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I had several ideas of articles to write today, but then this happened this week to the East Coast:

6 States Facing Possible Gas Shortages After Colonial Pipeline Spill

So that got me to thinking, what could I write about instead of the usual political stuff. So I decided to go with the most UN-sexy topic of all, Infrastructure!

Now, before you all go clicking off to another site somewhere, or back to Facebook, you should stay and have a read, it’ll pay off in the end.

With all the hoopla and shenanigans that are dominating the Presidential race, the topic of our crumbling infrastructure has taken a back seat to things that are, quite frankly, unrealistic and unimportant. Trump’s wall, which in all likelihood will never be built. Hillary’s pneumonia, which will pass. Etc., etc., etc.

But what about the things that affect everyday Americans trying to go about their lives?

On the East Coast, they are facing the very real possibility of gas lines, price gouging, shortages, and a host of other problems because a gas pipeline broke in Alabama that was built in the 60’s. Keep in mind, there hasn’t been any real gas crisis anywhere in the country since the 70’s.

But, ultimately, this will be solved, and become a footnote in the discussion about a topic that politician’s would rather have as an issue when politically expedient than one they actually do something about. Here’s some more footnotes:

Falling apart: America’s neglected infrastructure

Infrastructure Grades for 2013

It’s the Electric Grid, Stupid

Inventory of Highway Infrastructure Problems Through Bridge Inspection

And that’s just 4 items of several I browsed. Infrastructure covers so many different things: roads, bridges, gas and oil, trains, ports and airports, electric and phone lines, and a lot more. What is it going to take to get this issue taken seriously in this country?

I certainly hope it’s not a dam collapsing and drowning thousands of people!

The Politics of it:

Like I said at the beginning, this is probably the least sexy of all topics in politics. Seriously, who likes to talk about roads and power lines. Now, E-mails are something I can get angry about, right?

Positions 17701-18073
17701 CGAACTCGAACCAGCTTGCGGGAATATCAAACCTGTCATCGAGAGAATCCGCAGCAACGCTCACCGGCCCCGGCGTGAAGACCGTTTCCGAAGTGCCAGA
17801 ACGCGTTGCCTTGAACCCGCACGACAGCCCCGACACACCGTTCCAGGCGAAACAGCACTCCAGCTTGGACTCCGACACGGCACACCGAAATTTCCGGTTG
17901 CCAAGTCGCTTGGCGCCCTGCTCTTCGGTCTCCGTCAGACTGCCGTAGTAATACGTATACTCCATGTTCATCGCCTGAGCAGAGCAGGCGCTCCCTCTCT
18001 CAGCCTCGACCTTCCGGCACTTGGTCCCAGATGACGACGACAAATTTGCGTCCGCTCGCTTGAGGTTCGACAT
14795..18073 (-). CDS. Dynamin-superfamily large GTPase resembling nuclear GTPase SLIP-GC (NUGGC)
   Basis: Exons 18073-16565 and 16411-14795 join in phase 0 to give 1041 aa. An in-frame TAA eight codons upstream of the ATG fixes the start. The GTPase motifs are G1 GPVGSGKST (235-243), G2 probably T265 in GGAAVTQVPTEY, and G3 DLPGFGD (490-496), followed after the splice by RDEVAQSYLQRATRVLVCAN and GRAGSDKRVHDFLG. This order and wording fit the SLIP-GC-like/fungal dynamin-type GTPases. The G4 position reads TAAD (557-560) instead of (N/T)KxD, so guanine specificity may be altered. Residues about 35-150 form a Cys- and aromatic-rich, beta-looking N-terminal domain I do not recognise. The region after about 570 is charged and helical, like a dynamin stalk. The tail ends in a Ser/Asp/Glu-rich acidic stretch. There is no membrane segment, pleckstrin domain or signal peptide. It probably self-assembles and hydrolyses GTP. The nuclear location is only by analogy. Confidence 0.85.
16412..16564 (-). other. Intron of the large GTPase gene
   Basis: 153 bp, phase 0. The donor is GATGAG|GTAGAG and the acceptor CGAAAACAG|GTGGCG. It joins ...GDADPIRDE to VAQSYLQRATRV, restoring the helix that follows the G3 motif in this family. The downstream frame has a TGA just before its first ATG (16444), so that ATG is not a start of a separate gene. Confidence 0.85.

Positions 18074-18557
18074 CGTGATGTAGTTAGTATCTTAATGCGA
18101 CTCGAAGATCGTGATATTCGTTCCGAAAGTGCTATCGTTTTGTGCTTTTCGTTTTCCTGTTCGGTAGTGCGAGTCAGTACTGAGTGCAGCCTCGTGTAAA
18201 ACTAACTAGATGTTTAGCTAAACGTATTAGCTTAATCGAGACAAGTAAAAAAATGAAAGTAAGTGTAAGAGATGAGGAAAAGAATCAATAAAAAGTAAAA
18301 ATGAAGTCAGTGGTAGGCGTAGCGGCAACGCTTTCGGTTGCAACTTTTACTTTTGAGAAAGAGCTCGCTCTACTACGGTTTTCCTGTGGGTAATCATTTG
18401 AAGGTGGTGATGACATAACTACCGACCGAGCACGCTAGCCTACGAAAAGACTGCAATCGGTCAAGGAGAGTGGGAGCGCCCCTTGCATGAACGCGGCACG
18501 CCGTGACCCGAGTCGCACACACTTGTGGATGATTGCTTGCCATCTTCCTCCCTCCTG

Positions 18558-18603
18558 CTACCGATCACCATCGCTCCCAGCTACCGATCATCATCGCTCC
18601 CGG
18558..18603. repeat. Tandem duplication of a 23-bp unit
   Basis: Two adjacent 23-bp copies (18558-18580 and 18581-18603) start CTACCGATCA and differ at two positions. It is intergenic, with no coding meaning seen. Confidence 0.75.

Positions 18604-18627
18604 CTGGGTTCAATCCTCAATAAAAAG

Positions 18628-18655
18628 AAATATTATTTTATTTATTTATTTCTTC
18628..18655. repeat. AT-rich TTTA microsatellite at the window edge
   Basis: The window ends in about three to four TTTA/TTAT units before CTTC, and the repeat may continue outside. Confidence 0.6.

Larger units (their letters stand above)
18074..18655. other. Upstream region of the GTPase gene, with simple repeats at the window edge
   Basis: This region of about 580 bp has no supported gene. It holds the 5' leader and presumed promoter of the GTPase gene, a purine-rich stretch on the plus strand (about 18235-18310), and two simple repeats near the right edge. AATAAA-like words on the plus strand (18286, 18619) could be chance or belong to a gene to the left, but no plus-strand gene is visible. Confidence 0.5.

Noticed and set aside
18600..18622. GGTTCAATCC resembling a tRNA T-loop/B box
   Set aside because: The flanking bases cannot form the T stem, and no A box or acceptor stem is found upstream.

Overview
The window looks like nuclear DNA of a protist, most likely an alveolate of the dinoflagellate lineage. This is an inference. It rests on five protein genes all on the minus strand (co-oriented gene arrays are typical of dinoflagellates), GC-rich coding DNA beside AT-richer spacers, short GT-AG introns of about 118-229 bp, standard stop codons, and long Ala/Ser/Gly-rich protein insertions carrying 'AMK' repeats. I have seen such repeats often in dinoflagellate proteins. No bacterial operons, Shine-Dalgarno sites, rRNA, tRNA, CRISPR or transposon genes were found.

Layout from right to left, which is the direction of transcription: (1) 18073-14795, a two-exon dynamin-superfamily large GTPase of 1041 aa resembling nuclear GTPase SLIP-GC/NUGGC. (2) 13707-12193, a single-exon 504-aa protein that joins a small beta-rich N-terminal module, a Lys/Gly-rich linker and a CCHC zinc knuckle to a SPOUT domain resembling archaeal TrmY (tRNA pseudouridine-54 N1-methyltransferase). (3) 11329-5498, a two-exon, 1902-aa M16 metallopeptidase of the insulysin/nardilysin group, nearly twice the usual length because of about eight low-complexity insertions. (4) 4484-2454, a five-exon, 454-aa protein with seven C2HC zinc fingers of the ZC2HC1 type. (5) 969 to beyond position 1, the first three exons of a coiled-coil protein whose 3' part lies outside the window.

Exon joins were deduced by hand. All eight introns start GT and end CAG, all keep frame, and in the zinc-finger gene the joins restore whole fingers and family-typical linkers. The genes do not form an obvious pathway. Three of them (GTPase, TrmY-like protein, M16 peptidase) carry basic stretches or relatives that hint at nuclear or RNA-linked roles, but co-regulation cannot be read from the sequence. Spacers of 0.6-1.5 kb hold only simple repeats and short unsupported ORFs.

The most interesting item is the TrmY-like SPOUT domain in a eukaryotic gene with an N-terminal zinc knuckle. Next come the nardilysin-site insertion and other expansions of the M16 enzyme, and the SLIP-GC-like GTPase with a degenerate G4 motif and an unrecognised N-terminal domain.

Truth is, putting some attention, and yes, money into fixing this stuff ultimately helps the economy. More people go to work, goods move more securely and freely. The people that get these jobs have money to spend and pay taxes. There really is not a lot of downside to doing these projects. Just look at the Great Depression. Certainly the Public Works projects of that time helped ease the hurt of living through that time. And we, as a nation, accomplished that in the midst of a collapsed stock market, bank crisis, massive unemployment, etc. Imagine if we did that in today’s, arguably better, conditions?

But if you ask Republicans nowadays, there’s never any money to fix these problems. Fully more than half the U.S. budget is used for the Pentagon. We fought two wars THIS CENTURY so far on the country’s Credit Card. Nearly every major spending idea or bill that comes up, they try to insert a tax cut for the wealthiest (still worshiping at the altar of Trickle Down).

There always seems to be money for these things, but never money that would ease the suffering and better the lives of the nearly 400 million Americans.

I guess we’ll have to wait patiently for something to happen that forces the spotlight on the problem, and hope that you and I aren’t the one on the next bridge that goes crashing into a river somewhere!

-Annoyed

Related:

US agency orders corrective action after gas pipeline spill

Six Ideas for Fixing the Nation’s Infrastructure Problems

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